I’ve written a lot about baby sleep so far in this blog, and anyone who has ever been a new parent can probably understand why. Babies need a lot of sleep, but they fight sleep at all costs, making for a truly difficult and frustrating combination.
For a while, Izzy was a really good night sleeper. Starting around 2.5 months old, we purchased a DockATot, which was a total game-changer for us. She went from waking every few hours to sleeping all night long, rousing only slightly one or two times a night for a feed.
But around 4 months, things started to derail. The dreaded 4-month sleep regression hit us — but it only affected her daytime sleep at first. Where she used to nap for an hour or two at a time, her naps suddenly became 45 minutes exactly — which is the entire length of a baby’s sleep cycle. But because her nighttime sleep was still pretty good, we didn’t think too much of it.
Around 5.5 months, she started waking every couple of hours again at night — just like she did when she was a newborn. A baby’s sleep cycle is a little longer at night — between 2 and 3 hours — so it would make sense that she started waking herself up consistently throughout the night. The root of all of these problems was the same: she didn’t know how to put herself to sleep or stay asleep. And because we were constantly rocking her to sleep, she needed us to repeat the process in order to get back to sleep. And as she’s getting bigger and heavier, that rocking is becoming more and more exhausting.
So we decided to start sleep training the day before she turned 6 months old. After a lot of consideration and a lot of reading, we settled upon the program found in The Sleepeasy Solution, written by Jennifer Waldburger, LCSW, and Jill Spivack, LCSW. I read the book within an entire afternoon, marking it up with tabs and highlighters, ready to learn as much as possible. The method itself is relatively simple: Have a consistent bedtime routine, put your baby in their crib awake, and check in using a set of intervals. And while I was really apprehensive of listening to her cry, a line in the book stayed with me the whole time gearing up to the big day: “Your instincts to care for her are correct — but remember, you’ve been picking her back up, rocking her, or lying down with her, and none of that has helped her sleep well.”
Before we started the program, we spent a few nights transitioning her from our bed to her own (as the book advises to do so). We took turns camping out on the nursery floor as she slept in her crib for the first time for a few days. In the days leading up to starting the training itself, we talked a lot about the plan, how we would handle our check-ins, and ways to support one another while dealing with hearing Izzy cry for what we assumed would be a long stretch of time.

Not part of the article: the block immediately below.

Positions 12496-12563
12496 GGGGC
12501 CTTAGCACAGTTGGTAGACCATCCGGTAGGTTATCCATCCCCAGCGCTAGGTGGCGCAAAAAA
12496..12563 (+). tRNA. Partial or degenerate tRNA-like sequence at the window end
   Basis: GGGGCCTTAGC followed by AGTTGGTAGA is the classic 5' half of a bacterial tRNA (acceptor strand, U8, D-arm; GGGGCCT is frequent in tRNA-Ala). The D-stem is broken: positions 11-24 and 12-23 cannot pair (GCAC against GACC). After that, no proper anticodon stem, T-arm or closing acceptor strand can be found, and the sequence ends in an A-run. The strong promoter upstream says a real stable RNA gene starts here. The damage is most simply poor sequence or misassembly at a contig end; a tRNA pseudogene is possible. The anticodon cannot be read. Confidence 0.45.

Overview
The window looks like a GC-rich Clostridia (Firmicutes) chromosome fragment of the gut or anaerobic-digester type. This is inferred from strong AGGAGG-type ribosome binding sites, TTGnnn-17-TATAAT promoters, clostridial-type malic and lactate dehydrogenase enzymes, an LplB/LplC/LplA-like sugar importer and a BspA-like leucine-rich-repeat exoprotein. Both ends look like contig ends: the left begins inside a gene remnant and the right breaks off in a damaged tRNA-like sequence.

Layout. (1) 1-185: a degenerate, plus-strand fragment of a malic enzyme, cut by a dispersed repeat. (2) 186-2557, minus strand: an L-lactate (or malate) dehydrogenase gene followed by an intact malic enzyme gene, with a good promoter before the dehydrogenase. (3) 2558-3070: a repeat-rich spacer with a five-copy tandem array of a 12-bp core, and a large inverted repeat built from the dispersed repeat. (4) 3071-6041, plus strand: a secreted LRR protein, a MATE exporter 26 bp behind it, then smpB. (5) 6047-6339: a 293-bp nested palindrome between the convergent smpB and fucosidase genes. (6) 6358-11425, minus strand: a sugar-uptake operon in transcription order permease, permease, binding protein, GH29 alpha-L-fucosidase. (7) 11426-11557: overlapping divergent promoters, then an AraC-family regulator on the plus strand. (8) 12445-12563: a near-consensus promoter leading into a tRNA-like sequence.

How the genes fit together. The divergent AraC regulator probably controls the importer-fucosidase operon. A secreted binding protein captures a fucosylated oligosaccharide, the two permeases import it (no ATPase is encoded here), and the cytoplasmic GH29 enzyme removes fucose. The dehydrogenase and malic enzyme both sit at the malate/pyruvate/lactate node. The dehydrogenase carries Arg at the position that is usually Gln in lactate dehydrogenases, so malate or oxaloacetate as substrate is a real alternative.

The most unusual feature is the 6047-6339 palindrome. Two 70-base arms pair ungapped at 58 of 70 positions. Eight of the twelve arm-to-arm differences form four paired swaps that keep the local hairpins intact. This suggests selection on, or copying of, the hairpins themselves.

When the big day came, I was pretty nervous. I felt guilty the entire afternoon, knowing that she was going to be so upset later on. I tried to give her extra snuggles and playtime as though to make up for what was inevitably coming.
But at the same time, I knew we were doing the right thing. I had a feeling Izzy knew how to sleep on her own, she just didn’t know she knew. And it’s not like she enjoyed being rocked to sleep — she complained the entire time, whining and fussing and sometimes crying. I figured it would ultimately be better for all three of us.
When bedtime finally approached, we read her a few stories, I fed her, and then we put her in her crib wide awake. We turned off the light, stepped out of the room, and…cue the tears. (Hers, and mine.) I waited by the baby monitor, checking my phone methodically to see when the five-minute mark would be. And honestly, going in made things worse — she seemed to cry harder when she heard my voice (which is something the book notes is likely to happen).
After the first check-in, I went into our bathroom to take off my makeup and brush my teeth, just hoping to take a break from hearing her cry. When I came back out, it was almost time for the next check-in…but there was silence. I didn’t want to get my hopes up because there was no way that it worked that quickly…but when I went to peek into her room, I was shocked to see that she was sound asleep in her crib. She fell asleep in under 15 minutes — all on her own.
We anticipated that she’d wake several times during the night, but she only woke once — and put herself back to sleep in three minutes. I snuck in a few times to feed her while she was still asleep (the book advises not to feed upon a waking, as not to send mixed messages).
Overall? She did so much better than I anticipated, and I was so proud of her. I gave her a ton of kisses this morning and she was full of smiles — probably because she was so rested from her full eleven hours of sleep.
Of course, I’m totally bracing myself for a different night tonight — and I’m sure there will be other nights that are hard down the road. But the fact of the matter is that she can do it; she can sleep on her own; she is fully capable. And if that’s what it took to make her realize it — as well as us — it’s definitely, entirely worth it.
Comment & tell me: How did you sleep train? What method did you find worked for you?
Featured image: Courtesy of Unsplash